VOLUME 5

A Genealogy of the Garton, Smith & Associated Families

My journey into the families within the pages of this volume began innocently enough.  It was my desire to set down the ancestry of my husband for our children.  That simple goal has however, turned into a true expedition through the pages of history.  Let me briefly introduce you to several of the more colorful characters that you will find amongst the pages of this volume.  They are Capt. William Garton , William Mabe ; Col. Martin Van Buren Mabe and his housekeeper, Nancy Jane Mabe ; and Stephen Hopkins .

Capt. William Garton  was a planter, residing in Lancaster County , Virginia on land bought in 1673.  He also ran a coastal shipping business with his brother-in-law, Uriah Angell [i]. His children Uriah & Margaret went on to marry and have children that eventually produced cousins who married thus bring the family together once again.  His descendant Thomas Garton  served during the Revolutionary War[ii], and John Henry Garton served during the Civil War.

We find in England one William Mabe , a man of humble beginnings.  He is found at trial in Hereford , England for the theft of a pair of boots.  He being found guilty is sentenced to seven years indenture in the Virginia Colonies.  Later in the course of events we find him receiving a land grant for 204 acres in Hanover , Virginia .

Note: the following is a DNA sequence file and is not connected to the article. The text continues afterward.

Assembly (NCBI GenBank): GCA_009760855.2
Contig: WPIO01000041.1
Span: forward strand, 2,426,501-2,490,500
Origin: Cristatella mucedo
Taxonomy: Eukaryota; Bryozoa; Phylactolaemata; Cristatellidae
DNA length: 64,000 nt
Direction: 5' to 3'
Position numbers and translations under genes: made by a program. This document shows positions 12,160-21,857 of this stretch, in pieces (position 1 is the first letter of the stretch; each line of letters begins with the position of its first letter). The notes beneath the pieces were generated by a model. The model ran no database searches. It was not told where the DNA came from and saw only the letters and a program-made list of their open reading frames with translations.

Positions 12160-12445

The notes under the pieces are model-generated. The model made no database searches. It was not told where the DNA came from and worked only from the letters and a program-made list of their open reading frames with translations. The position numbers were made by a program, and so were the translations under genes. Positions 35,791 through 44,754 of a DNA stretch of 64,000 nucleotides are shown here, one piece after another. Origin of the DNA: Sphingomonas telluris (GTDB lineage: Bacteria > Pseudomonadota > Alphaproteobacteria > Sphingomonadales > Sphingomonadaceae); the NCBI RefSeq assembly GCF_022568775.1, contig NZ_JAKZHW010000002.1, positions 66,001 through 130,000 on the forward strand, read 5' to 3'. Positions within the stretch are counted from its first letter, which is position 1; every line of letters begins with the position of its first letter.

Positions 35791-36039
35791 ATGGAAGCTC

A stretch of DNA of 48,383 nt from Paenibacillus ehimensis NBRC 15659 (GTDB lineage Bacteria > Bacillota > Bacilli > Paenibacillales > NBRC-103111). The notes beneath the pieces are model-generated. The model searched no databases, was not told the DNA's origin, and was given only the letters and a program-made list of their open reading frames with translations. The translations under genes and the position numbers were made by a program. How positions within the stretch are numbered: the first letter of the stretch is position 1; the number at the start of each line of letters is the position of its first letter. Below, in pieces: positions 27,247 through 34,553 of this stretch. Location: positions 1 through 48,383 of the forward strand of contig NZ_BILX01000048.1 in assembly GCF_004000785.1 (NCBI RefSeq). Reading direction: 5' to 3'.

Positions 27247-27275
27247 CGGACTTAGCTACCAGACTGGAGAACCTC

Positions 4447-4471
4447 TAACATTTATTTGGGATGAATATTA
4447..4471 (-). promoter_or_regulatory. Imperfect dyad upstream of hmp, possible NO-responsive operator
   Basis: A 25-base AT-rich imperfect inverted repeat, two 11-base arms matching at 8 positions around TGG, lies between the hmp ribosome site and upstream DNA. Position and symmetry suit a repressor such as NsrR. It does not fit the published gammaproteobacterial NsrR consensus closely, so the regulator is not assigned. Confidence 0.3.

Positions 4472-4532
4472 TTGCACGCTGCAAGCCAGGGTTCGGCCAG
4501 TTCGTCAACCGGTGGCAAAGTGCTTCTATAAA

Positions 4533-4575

Colonel Martin Van Buren Mabe and Nancy Jane Mabe , his housekeeper, is enclosed by a wrought iron fence, still erect though covered with vines. Two large finely carved tombstones and six tall pines mark the gravesite, which contains the remains and all the worldly possessions (which could be interred) of its inhabitants. contents of the Mabe tomb sprung f As time passed the colonel prospered, acquiring a sizable estate in goods and property. rom vindictive reasons as shown in the story of their lives.  He is said to have helped widows obtain pensions after the war and was instrumental in getting mail routes started.  When a neighboring man and wife died - leaving their children homeless. The colonel and Nancy Jane took in one of the girls to live with them. Neighbors began gossiping. Spreading slanderous rumor that the colonel and his housekeeper.  Some of the older ones eventually swore out a warrant for the colonel and Nancy Jane , charging them with a crime.   trial they were exonerated.  The neibors unsatisfied once again pursued them before a grand jury, and the second set of charges were once again dismissed.  , the complaints of neighbors were so vicious the colonel and Mary Jane finally gave up their efforts to keep the child. Outraged and humiliated by their neighbors' actions, they withdrew as much as possible from society, although they reportedly helped the child financially even after she left their custody.  Bitter and resentful, Nancy Jane vowed that none of her neighbors and kinsmen would have any of her property when she died. She decided to have all her earthly possessions buried with her. he colonel promised to carry out her wishes and on March 30, 19 16, following her death, he supervised the burial.